Across enemy lines, human helping hands: British soldiers offer water to German prisoners on the Western Front. Image: Getty
100 Days to Victory: How the Great War Was Fought and Won
Hodder & Stoughton, 536pp, £20
Catastrophe: Europe Goes to War 1914
William Collins, 628pp, £30
The War That Ended Peace: How Europe Abandoned Peace for the First World War
Profile Books, 656pp, £25
In Joseph Roth’s wonderful 1932 novel The Radetzky March, an elegiac epitaph for the Habsburg empire, the father-in-law of an army officer, killed in a pointless duel a few years before the outbreak of the Great War, reflects that the Austrian army is a cretinous institution. “There’s talk about war all the time,” he complains to himself, “but I bet it won’t happen . . . These are enlightened times, progressive times.” When the war arrives, however, the young Lieutenant Trotta, the melancholic anti-hero of the novel, tells himself that the conflict is inevitable: “It was the war he had been preparing himself for, since he was seven years old. It was his war. The war of the grandsons.”
Obviously, Roth knew what had happened and that the Great War (because there was as yet no Second World War) had doomed the Habsburgs to extinction. But his novel exactly captured the dangerous paradox of Austria’s fin de siècle: on the one hand a culturally rich society at the forefront of much that was progressive, from aviation to medical research to music, and on the other a profound realisation that the ramshackle empire, with its deep class and ethnic divisions and its Ruritanian values, was destined to collapse, probably sooner than later, and, with it, all that the old Habsburg elite had stood for. It was a dangerous mix, because it created among the ruling class a growing hubris, a desire to defend what they believed was valuable about the civilisation they represented with a flamboyant, defiant gesture, and damn the rest.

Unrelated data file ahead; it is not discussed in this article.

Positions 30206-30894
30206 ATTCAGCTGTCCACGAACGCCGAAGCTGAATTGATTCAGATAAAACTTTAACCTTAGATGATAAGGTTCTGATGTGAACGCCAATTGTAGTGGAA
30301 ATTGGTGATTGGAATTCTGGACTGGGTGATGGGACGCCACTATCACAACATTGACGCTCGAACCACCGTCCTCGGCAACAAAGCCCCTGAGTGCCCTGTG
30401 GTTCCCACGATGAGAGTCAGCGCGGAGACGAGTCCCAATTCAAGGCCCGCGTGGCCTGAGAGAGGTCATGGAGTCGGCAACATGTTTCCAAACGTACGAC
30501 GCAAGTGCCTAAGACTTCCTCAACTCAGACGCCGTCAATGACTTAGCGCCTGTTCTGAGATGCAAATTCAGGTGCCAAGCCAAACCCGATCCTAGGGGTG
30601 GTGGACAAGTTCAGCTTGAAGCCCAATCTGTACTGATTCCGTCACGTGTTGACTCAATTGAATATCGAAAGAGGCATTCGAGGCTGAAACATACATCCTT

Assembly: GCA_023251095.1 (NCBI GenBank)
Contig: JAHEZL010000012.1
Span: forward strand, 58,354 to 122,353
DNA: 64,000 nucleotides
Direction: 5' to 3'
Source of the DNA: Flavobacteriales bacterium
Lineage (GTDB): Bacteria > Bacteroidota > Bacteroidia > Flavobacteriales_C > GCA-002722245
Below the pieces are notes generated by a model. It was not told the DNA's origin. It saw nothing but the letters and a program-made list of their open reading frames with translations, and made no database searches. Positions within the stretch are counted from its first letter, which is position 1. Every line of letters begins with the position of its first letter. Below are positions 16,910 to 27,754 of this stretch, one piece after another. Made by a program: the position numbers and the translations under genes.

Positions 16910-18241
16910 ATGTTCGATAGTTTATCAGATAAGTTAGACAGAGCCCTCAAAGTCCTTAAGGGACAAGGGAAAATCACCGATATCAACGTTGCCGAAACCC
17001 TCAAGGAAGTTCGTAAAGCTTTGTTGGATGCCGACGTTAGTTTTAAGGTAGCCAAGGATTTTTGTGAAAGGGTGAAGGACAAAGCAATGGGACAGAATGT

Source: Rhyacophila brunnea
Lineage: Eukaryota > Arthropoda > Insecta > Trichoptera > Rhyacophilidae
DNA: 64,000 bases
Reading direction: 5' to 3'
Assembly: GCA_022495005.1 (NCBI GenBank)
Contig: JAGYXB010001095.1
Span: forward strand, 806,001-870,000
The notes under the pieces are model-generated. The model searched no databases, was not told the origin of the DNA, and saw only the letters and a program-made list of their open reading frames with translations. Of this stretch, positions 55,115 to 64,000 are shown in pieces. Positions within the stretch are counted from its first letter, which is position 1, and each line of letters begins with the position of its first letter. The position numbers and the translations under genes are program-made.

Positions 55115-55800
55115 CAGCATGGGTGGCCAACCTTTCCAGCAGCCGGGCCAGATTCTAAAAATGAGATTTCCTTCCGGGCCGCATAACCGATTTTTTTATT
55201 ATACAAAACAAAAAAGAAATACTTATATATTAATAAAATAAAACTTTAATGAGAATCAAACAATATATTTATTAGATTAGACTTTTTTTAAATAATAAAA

The outcome of this wilful pursuit of an ending, glorious or otherwise, predictable or unpredictable, was the war the Austrian empire declared on Serbia on 28 July 1914, almost oblivious to (though not ignorant of) the likely consequences for the rest of Europe. Four years later, after centuries of existence, the Habsburg empire disappeared for ever. The war with Serbia swiftly turned into a war of almost the whole of Europe and the Middle East, exporting Austria’s fin-de-siècle crisis with devastating effects. It is now almost exactly a century ago that Europe borrowed the Austro-Serb confrontation as a proxy for its own fears, ambitions and insecurities. A week after the start of the Habsburg war on Serbia, Britain declared war on Germany and turned what might have been a short autumn campaign on European battlefields into a worldwide conflict.
Europe and the world have lived with the legacy of that war ever since. The centenary will be commemorated widely, though more likely in the victor states rather than the vanquished. It seems perhaps a fitting time to take stock of all the many explanations for the outbreak of war that have flourished ever since and to try to understand how Europe, for all its vaunted claims to represent the pinnacle of human achievement, could nevertheless lock itself into a blood-soaked contest that none of the protagonists could find a way of ending, short of absolute victory. The further the events recede, the harder it becomes to conceive of how at all the states of Europe could embrace and sustain a war on such a terrible scale.
The books under review are just three of many about the First World War that are being published as the centenary approaches. In The War That Ended Peace Margaret MacMillan paints an elaborate and elegant portrait of the decade or so before 1914 to try to show not that war was inevitable, but that the peace was increasingly hard to keep. Max Hastings’s vigorous narrative account confines itself to the war months of 1914 to show why the hopes that it would all be over by Christmas proved entirely false. Saul David, eschewing the almost insurmountable problems of writing a single-volume history of an event of this sort, has chosen 100 particular days from the four years and three months of conflict as vignettes, with the intention of showing the main points of the war experience and indicating something of the reasons for its course and outcome. All three books are splendidly well written – fluent, engaging, well paced and, despite the grim subject matter, often entertaining. What they are all light on is explanation.